Stop buy-to-let tax breaks to help first-time buyers

Buyer outside estate agentProperty and its price are a particularly British fascination, but for generations of people owning property has become a very distant dream.

Despite the financial meltdown in 2007, the average price of a property in the UK still stands at just over £200,000 but the average wage in Britain is just £26,000. If you work to the principle that you shouldn't borrow more than three times your salary to fund a mortgage, a homebuyer needs a deposit of £125,000. Not very realistic is it.The government has come up with a number of scheme to help first-time buyers, including underwriting mortgages, part-buy/part-rent plans. But there is one simple solution that I think the government has overlooked: tax the buy-to-letters more.

The rise of buy-to-let property owners is destroying the chance for young to get a foot on the property ladder. The buy-to-letters are snapping up the smaller properties, such as one bedroom flats, that are perfect for younger buyers, in order to take advantage of soaring rental income (another thing which is preventing renters from saving up enough deposit).

However, I can see why people have jumped on the buy-to-let bandwagon – the tax breaks.

Rent from buy-to-let properties are taxed as income but the owners of the properties can offset a number of costs against the income, including: estate agent fees, insurance policies, maintenance costs of the property and crucially, mortgage interest payments (something that was abolished for homeowners with one property in 2000).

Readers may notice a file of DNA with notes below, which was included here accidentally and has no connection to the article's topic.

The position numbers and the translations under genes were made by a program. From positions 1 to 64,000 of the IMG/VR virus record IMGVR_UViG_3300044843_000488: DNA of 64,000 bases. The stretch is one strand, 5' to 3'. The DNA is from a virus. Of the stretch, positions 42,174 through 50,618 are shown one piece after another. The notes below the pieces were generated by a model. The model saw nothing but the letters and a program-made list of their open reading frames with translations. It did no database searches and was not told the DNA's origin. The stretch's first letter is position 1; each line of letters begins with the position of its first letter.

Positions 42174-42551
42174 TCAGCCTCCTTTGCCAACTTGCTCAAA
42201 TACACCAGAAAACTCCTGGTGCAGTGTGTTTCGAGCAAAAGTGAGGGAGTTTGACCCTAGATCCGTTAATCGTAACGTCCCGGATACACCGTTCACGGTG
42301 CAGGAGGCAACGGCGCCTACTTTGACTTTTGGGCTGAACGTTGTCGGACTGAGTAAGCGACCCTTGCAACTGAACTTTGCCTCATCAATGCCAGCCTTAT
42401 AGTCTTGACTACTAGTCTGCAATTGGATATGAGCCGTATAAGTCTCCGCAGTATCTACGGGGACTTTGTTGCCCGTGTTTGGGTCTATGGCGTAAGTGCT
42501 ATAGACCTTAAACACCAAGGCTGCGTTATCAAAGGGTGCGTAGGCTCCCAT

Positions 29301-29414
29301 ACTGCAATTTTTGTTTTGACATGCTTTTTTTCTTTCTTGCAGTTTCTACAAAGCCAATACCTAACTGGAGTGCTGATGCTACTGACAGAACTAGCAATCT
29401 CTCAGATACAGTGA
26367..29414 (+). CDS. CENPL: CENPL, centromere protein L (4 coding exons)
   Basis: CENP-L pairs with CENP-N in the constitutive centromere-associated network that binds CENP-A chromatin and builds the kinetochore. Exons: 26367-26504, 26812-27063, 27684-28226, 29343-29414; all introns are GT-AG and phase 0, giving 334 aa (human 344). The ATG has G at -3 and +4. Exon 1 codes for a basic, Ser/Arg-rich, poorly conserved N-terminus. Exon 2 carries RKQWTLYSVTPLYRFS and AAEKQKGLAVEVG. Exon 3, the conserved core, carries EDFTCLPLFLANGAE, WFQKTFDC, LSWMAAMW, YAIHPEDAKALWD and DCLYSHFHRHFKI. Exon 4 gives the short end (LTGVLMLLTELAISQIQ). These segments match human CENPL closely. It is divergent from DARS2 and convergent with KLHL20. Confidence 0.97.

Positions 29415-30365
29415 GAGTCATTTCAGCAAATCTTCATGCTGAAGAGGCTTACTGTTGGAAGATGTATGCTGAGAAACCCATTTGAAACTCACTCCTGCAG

Unmarried couples can also arrange their affairs to avoid capital gains tax when a property is sold.

The fact of the matter is that buy-to-let is too attractive, an increase in buy-to-letting pushes up property prices and freezes younger generations or those on lower incomes out of home ownership.

So why isn't the government, which has stated its intention to help people on to the property ladder, clamped down on buy-to-let?

Personally I think it's a political move, the age of those who can afford to participate in the buy-to-let boom are those white collar workers whose votes are lusted after by the political parties.

By failing to tackle the inequality of homeownership the government is creating a divide in society, and many hard-working people are finding themselves on the wrong side of that divide. It is also creating a generational divide, which holds young people back from establishing some financial security.

Making buy-to-let less attractive would go some way to bridging the gulf, it may not be a vote-winner but it would introduce some degree of fairness to what is an unlevel playing field.

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